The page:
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This one is for Spring that is on its way
Iwandered lonely as a cloud That floats on high o’er vales and hills, When all at once I saw a crowd, A host, of golden daffodils, Beside the lake, beneath the trees Fluttering and dancing in the breeze.
Continuous as the stars that shine And twinkle on the Milky Way, They stretched in never-ending line Along the margin of a bay: Ten thousand saw I at a glance Tossing their heads in sprightly dance.
The waves beside them danced, but they Out-did the sparkling waves in glee: - A poet could not but be gay In such a jocund company: I gazed -and gazed -but little thought What wealth the show to me had brought.
For oft, when on my couch I lie In vacant or in pensive mood, They flash upon that inward eye Which is the bliss of solitude; And then my heart with pleasure fills And dances with the daffodils.
Quoting: Ray McWilliams This one by Elizabeth Clarke Hardy, I heard read at a funeral service.
Some time at eve when the tide is low I shall slip my moorings and sail away With no response to the friendly hail Of kindred craft in the busy bay In the silent hush of the twilight pale, When the night stoops down to embrace the day And the voices call in the waters flow Some time at eve when the tide is low I shall slip my moorings and sail away.
Through the purpling shadows that darkly trail O’er the ebbing tide of the unknown sea, I shall fare me away with a dip of sail And a ripple of water to tell the tale Of a lonely voyager sailing away To the mystic isle where at anchor lay The craft of those who have sailed before O’er the unknown sea to the unseen shore.
A few who have watched me sail away Will miss away my craft from the busy bay Some friendly barques that were anchored near, Some loving souls that my heart held dear In silent sorrow will drop a tear, But I shall have peacefully furled my sail In mooring sheltered, from storm or gale, And greeted friends who sailed before O’er the unknown sea to the unseen shore.
This piece touched me deeply as I feel that it is aligned with a Memorial Service and would indeed, be absolutely right for anyone with a love for the sea!! I really liked it because it rang a resonating bell in me to the fragility of men
Look after yourself! it's the only place you've got to live in.
’Ere... you can talk about the Air Force In their blue and red machines You can talk about the Navy And the Army and Marines. And I know they’re worth the glory That’s showered on ’em too And I know they do it properly When they’ve got a job to do But I’ve got a special ’ero And I bet you can’t guess who Well I’ll tell you... It’s me brother in the Life Guards.
And he don’t ’alf look a dandy When he’s sittin’ on ’is ’orse You see, the Life Guards they aren’t mechanised So he’s got an ’orse of course. And underneath the ’orses saddle There’s a kind of sheepskin rug And he sits up there all stiff and straight And ’e don’t ’alf look smug. And ’is ’elmet comes so low in front You can ’ardly see ’is mug He looks a scream, he do... My brother in the Life Guards.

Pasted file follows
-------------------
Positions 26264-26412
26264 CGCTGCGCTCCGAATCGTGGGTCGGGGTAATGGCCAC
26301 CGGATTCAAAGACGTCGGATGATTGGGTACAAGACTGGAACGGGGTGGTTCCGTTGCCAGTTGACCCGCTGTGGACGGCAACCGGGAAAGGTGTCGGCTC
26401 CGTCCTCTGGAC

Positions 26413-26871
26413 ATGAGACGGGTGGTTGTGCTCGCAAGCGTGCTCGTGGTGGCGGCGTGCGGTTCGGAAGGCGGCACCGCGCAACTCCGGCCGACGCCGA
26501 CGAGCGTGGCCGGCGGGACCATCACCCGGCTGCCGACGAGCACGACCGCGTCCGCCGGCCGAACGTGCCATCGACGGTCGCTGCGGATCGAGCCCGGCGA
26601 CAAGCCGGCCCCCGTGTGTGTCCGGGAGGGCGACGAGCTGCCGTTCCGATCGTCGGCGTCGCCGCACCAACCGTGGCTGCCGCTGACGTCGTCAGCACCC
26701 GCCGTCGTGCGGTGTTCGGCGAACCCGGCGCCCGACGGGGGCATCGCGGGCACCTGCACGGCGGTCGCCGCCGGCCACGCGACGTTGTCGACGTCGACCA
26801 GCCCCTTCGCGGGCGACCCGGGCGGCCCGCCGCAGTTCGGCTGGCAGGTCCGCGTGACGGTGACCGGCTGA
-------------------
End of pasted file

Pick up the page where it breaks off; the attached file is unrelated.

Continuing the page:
His christian name is Sidney, And ’e ain’t ’alf a Sid And he ran away to join the Life Guards, No straight... he really did! And he’s really very comical He’s full of fun and charm If there’s any funny pranks about You can bet Sid’s there... not ’alf. ’Ere, and when he comes on leave on Sundays, Cor!... he don’t half make us larf He do though, straight he do My brother in the Life Guards.
He rides a mare called Edna Now there’s a funny name And she’s all jet black, all over... And she’s sweet and nice and tame. And ’e curry combs and brushes ’er Well, more times than enough And ’e feeds ’er sweets and carrots And all that kinda stuff. I think he’d take ’er to the pictures If the seats was big enough! He would you know, straight up he would, My brother in the Life Guards.
He said he didn’t ’alf feel nervous The first time on sentry, though. It was in that street they call ’White Hall’ In them ’orse ’utches... well, you know. And I ’spect you do feel jumpy The first time on guard, I suppose And Edna, she wasn’t used to ’im She kept ’oppin’ on ’er toes. And then she jerked the reins so much His ’elmet cut ’is nose... ’E didn’t like that much, My brother in the Life Guards.
When he came off guard the sergeant says, "Where’d you get that bleedin’ nose And Sid, see... he wouldn’t let Edna down. Said, "Well, I banged it... I suppose!" Said the sergeant, "Sidney Ringrose... You’re really very slack! There’s a remedy for that complaint A good old fashioned knack." Well, ’ow could ’e take ’is breastplate off And shove it down ’is back, He’s no contortionist, My brother in the Life Guards.
Well, I think I’ve told you quite enough About my brother, Sid. I could go on talking all day long But you’d get fed up if I did. Only, if you ever go down White Hall Or you’ve got some time to spare, And you see two blokes on ’orseback On the right... from Trafalgar Square And one of ’em’s got a shiny nose And ’e’s on a jet black mare, Well, that’s Edna... And my brother in the Life Guards.